My Boyhood Days (Chhelebela, 1940) is Tagore’s second memoir of his childhood days, written when he was nearing eighty. He amusingly called his early days as being under “servocracy”, his word for the reign of servants. He describes, without a trace of self-pity the Spartan life he had to lead under his father’s instruction. He was a lonely boy and his only playmate was his own soul. In this atmosphere he found two of the major motives of his creative life-joy and mystery. This sense of wonder and this delight in the seemingly commonplace experiences of boyhood helped him become a great poet.
One of India’s most cherished renaissance figures, Rabindranath Tagore (1861-1941) put us on the literary map of the world when his Gitanjali was awarded the Nobel prize for literature in 1913. A poet’s poet, he is a maker of not only modern Indian literature but also the modern Indian mind and civilization. Myriad-minded, he was a poet, short writer, novelist, dramatist, essayist, painter and composer of songs. Gandhi called him the “Great Sentinel”. He world wide acclaim as a social, political, religious and aesthetic thinker, innovator in education and a champion of the “One world” idea makes him a living presence.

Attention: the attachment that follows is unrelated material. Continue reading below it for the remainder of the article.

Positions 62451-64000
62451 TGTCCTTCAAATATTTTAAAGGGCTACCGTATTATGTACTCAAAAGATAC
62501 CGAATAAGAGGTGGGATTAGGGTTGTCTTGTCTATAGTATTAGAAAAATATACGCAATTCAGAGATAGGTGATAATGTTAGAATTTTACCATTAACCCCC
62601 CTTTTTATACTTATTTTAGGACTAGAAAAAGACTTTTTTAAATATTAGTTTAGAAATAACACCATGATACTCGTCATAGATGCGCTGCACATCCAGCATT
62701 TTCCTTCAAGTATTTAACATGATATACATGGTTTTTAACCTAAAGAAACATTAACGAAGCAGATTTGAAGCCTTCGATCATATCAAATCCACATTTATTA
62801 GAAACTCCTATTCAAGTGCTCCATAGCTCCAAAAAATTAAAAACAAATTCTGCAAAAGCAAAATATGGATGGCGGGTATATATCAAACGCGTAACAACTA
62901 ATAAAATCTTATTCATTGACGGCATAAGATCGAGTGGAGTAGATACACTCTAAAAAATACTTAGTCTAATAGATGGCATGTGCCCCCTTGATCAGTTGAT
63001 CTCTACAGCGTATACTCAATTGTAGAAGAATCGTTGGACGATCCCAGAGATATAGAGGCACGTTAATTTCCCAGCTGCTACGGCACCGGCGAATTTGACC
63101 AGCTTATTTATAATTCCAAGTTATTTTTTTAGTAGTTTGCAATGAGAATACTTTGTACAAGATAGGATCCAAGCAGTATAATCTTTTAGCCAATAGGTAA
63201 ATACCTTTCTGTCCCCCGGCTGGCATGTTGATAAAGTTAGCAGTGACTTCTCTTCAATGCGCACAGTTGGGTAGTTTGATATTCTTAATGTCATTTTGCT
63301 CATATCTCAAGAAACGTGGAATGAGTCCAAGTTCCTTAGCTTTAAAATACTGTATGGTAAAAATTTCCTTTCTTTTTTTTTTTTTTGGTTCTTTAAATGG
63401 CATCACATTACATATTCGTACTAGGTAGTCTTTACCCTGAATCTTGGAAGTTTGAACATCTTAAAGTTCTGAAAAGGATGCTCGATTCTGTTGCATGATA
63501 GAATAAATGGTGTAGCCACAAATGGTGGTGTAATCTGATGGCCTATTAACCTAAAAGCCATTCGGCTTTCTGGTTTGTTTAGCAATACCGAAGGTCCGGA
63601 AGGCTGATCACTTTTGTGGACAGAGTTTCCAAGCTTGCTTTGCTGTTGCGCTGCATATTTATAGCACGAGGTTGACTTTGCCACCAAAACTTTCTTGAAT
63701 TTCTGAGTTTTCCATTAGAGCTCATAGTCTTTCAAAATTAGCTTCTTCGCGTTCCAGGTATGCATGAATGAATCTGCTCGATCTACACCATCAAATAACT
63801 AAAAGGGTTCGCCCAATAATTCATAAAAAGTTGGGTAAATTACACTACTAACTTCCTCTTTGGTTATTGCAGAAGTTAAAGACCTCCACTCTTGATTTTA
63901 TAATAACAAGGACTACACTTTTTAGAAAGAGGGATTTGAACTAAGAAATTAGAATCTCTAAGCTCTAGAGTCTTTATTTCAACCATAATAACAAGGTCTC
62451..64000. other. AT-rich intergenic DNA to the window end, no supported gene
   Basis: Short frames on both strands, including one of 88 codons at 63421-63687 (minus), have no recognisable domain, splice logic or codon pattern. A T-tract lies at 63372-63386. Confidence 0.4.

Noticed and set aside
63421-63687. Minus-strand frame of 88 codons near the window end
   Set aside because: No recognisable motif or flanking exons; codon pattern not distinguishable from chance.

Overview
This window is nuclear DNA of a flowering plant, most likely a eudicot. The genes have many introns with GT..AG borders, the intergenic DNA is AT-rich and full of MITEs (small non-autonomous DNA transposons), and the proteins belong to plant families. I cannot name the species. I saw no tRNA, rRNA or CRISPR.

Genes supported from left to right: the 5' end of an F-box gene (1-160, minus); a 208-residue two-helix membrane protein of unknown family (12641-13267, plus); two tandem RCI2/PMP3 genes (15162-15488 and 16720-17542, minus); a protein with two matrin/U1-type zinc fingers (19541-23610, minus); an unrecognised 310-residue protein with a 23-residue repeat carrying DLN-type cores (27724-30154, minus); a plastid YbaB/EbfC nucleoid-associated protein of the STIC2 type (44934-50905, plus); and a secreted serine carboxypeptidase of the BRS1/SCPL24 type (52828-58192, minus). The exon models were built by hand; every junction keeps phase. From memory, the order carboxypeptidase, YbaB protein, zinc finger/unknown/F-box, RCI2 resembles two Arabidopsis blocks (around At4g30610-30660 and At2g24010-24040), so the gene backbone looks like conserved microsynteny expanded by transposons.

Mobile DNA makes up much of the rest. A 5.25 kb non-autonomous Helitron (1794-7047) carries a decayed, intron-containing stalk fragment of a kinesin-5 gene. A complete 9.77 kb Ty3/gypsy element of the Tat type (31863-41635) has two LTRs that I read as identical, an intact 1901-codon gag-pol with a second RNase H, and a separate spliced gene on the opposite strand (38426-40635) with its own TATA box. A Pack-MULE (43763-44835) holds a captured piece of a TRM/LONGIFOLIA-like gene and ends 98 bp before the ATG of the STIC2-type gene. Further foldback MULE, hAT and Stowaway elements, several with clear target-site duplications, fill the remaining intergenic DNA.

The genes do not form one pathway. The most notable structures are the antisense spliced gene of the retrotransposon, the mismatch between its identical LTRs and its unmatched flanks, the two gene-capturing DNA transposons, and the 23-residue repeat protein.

Children’s Books (474)
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